The power of the blogs was never more obvious. The Society of Homeopaths have shot themselves in the foot in a major way (but I expect they have a pill for that).

    The make-believe world of homeopathy is now riven by internal ware as never before. The more responsible Faculty of Homeopaths is as appalled as anyone by claims to prevent or cure malaria by homeopathic pills. The much bigger Society is quite unashamed of such claims which can, of course. kill people. It seems that their lawyers have been spectacularly unsuccessful in their attempte to defend this wicked advice.

  4. Ben Goldacre said,

    October 20, 2007 at 11:05 am

    what i love about pseudoscience is that once you peel away the bollocks there’s always an interesting cultural issue nestling beneath:

    there is nothing wrong with using a placebo in many situations, as i have said on many occasions.

    it’s perfectly possible to imagine a safe way of giving out sugar pills, whilst being cautious about serious conditions like malaria and aids, missed diagnoses, not undermining vaccination campaigns, not denigrating evidence based medical treatments as part of your sales patter, not undermining the public understanding of science, etc.

    it’s not the sugar pill that’s dangerous about homeopathy.

    it’s the people, as very well exemplified here by the Society of Homeopaths.

  5. MattCooper said,

    October 20, 2007 at 12:08 pm

    An apporach might be to create a top-level domain for recording such commentary which is prepared to take on the task of hosting such materials and actually stand up to the legal threats. That would expose the attempts at censorship and maintain s record of it, keep the material visible and win some points.

    Sounds like a job for a charitable institution and some charitable lawyers :-)

  6. shpalman said,

    October 20, 2007 at 12:22 pm

    James Randi’s SWIFT: www.randi.org/joom/index.php?option=com_content&task=view&id=99&Itemid=27

  7. ACH said,

    October 20, 2007 at 12:33 pm

    Randi’s comments are around the semantics of the SoH’s wording of “treats” rather than Quackometer’s “cure”.

    But, if that is the SoH’s concern, why can’t they engage in comment with the Duck rather than the heavy handed legal approach.

    Becasue they know that the weasel wording is deliberatley designed to pull the wool over the eyes of the general public who do not give as much careful thought to the semantics of “treat” and “cure” when going off to see a homeopath with a self limiting disease, and from there extrapolate to homeopathic “cures” for fatal diseases.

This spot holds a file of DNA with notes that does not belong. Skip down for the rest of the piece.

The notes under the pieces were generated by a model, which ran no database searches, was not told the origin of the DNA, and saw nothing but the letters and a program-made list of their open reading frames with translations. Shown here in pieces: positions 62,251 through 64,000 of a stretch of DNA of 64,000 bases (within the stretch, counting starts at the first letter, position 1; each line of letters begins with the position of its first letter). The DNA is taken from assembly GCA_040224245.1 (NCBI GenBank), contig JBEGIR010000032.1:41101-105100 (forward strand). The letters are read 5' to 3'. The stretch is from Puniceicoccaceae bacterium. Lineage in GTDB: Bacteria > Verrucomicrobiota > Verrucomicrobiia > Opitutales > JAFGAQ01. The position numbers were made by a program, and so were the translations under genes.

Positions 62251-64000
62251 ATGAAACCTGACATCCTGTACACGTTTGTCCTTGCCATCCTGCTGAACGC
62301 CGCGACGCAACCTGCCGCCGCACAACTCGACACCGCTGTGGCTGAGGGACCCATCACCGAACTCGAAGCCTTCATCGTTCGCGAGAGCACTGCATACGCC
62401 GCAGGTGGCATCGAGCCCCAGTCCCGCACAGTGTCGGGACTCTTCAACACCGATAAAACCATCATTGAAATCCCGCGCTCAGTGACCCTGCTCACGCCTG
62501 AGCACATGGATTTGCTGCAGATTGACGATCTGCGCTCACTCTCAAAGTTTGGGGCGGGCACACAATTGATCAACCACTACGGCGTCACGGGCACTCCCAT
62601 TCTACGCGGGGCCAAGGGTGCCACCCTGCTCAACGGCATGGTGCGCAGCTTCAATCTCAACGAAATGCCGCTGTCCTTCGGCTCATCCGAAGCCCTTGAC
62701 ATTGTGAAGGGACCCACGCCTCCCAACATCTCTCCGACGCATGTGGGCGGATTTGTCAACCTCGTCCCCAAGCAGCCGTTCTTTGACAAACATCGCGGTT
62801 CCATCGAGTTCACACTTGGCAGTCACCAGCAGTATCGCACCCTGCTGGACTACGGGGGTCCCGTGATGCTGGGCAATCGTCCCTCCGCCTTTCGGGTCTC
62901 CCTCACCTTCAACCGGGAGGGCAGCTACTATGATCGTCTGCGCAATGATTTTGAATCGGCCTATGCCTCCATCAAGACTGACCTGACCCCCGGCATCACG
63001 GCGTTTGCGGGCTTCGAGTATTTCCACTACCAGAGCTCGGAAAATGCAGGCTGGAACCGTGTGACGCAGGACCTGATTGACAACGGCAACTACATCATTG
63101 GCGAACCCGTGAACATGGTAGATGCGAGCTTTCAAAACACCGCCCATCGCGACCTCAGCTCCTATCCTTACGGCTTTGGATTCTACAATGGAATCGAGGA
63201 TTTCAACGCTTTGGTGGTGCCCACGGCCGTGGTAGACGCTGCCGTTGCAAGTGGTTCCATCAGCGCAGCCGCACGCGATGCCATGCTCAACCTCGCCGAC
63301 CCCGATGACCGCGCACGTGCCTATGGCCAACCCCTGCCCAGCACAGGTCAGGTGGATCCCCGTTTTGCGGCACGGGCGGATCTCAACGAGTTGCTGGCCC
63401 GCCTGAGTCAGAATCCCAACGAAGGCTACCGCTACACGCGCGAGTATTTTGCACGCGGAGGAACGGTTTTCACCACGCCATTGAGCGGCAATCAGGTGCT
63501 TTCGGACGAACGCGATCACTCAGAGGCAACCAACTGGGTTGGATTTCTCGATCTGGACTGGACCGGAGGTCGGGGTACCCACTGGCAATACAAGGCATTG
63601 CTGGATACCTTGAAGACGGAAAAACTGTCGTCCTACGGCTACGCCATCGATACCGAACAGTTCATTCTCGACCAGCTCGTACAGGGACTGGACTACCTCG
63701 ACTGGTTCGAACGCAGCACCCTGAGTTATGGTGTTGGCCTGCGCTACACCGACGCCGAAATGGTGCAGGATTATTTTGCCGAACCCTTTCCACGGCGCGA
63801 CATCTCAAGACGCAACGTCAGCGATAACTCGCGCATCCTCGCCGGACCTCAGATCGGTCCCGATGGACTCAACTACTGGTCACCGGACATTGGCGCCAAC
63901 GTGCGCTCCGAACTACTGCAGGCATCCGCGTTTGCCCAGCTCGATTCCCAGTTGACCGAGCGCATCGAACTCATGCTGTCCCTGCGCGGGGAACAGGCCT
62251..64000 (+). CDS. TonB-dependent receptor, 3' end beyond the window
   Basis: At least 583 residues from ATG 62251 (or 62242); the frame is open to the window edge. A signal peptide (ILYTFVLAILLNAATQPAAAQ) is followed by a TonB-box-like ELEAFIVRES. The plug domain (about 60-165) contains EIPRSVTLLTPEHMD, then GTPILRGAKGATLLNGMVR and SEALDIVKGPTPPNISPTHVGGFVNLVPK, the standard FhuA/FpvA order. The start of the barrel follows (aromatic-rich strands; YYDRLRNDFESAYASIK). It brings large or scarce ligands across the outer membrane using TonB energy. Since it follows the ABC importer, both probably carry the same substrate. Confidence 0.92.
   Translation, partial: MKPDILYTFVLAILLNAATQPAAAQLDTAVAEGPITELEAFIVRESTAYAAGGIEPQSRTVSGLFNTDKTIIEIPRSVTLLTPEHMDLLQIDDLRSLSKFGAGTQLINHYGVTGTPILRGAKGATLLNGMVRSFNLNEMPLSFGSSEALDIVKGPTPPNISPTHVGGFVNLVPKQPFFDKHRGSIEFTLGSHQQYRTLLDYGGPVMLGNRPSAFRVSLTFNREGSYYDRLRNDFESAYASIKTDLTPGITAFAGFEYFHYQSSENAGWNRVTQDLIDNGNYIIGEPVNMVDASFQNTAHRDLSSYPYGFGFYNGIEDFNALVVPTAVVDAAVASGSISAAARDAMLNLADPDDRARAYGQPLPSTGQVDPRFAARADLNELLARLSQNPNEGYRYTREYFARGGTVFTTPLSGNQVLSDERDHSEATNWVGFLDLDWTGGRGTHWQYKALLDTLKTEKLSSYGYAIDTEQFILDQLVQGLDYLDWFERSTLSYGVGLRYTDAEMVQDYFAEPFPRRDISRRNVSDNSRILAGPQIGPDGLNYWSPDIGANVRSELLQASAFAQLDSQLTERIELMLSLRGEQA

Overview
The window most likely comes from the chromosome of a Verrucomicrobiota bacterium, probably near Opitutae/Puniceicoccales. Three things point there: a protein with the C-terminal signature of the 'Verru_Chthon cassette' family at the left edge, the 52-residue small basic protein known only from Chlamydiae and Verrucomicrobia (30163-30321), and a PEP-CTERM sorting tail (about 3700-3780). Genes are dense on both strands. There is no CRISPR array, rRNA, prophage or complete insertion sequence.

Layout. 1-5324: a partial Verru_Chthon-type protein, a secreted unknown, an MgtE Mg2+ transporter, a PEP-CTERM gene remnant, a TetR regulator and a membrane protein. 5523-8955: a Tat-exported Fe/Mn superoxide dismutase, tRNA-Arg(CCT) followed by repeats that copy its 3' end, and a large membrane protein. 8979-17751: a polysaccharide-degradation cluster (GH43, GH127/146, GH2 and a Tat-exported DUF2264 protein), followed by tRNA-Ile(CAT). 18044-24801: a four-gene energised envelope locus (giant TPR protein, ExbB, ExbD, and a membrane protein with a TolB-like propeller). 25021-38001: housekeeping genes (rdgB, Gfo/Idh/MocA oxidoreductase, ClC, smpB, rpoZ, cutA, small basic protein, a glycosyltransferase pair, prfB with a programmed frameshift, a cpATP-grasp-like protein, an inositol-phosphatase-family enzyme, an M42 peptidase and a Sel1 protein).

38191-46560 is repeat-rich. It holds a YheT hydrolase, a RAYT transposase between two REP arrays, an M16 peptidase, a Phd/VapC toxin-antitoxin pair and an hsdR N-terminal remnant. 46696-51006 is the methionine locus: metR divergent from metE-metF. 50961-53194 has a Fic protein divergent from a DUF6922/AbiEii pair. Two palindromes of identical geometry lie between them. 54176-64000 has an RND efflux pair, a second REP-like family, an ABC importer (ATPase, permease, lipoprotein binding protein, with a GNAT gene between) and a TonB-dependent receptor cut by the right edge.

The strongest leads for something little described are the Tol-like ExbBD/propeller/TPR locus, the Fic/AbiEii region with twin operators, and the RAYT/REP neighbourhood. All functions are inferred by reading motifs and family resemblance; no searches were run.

Well done Andy and all the other bloggers who made sure that the SoH’s cowardly act has been exposed.

  8. Gimpy said,

    October 20, 2007 at 12:42 pm

    ACH the Code of Ethics states that:
    To avoid making claims (whether explicit or implied; orally or in writing) implying cure of any
    named disease.

    The key word that hoists them on their own petard is ‘implied’. If they just left it at explicit then fair enough, using implied allows all kinds of semantic interpretations, most of which do not favour them.

  9. Sceptiphreniac said,

    October 20, 2007 at 1:13 pm

    On the subject of advertising cures, what about the claim by homeopath Helen Brewers, at homepage.ntlworld.com/nick.bewers/About%20Me.htm
    on the “About Me” page of her website that she became interested in homeopathy after her daughter was “treated by a professional homeopath for asthma and successfully cured”? Would this fall into the category of advertising that “expressly or implicitly claims to cure named diseases.”? I reached this page via a link from the Society of Homeopaths’ website. She is one of their members. Does this constitute advertising a cure?

  10. le canard noir said,

    October 20, 2007 at 1:41 pm

    A few points…

    1. None of this would have taken place if the SoH had an open and transparent complaints procedure around their ethics code. Compare with the GMC and how they handle complaints (e.g. Wakefield). Their web site has all details of past and future hearings and published results. You can decide yourself if the GMC are doing a good job. SoH are closed and secretive.

    2. Randi is quite right to pick into the semantics. It is what he does best and his million dollar challenge depends on the charlatans not being able to wiggle out on words. But, Gimpy is right too. SoH are clear that they do not want to ‘imply’ cures too.

    3. Semantics and legal shenanigans aside, the most important issue in my opinion here is still the SoH support of homeopaths in dealing with things like AIDS – their forthcoming symposium on AIDS is on the 1st of December in London. This is the true scandal of the SoH. An ethics code is meaningless if what you do is fundamentally unethical.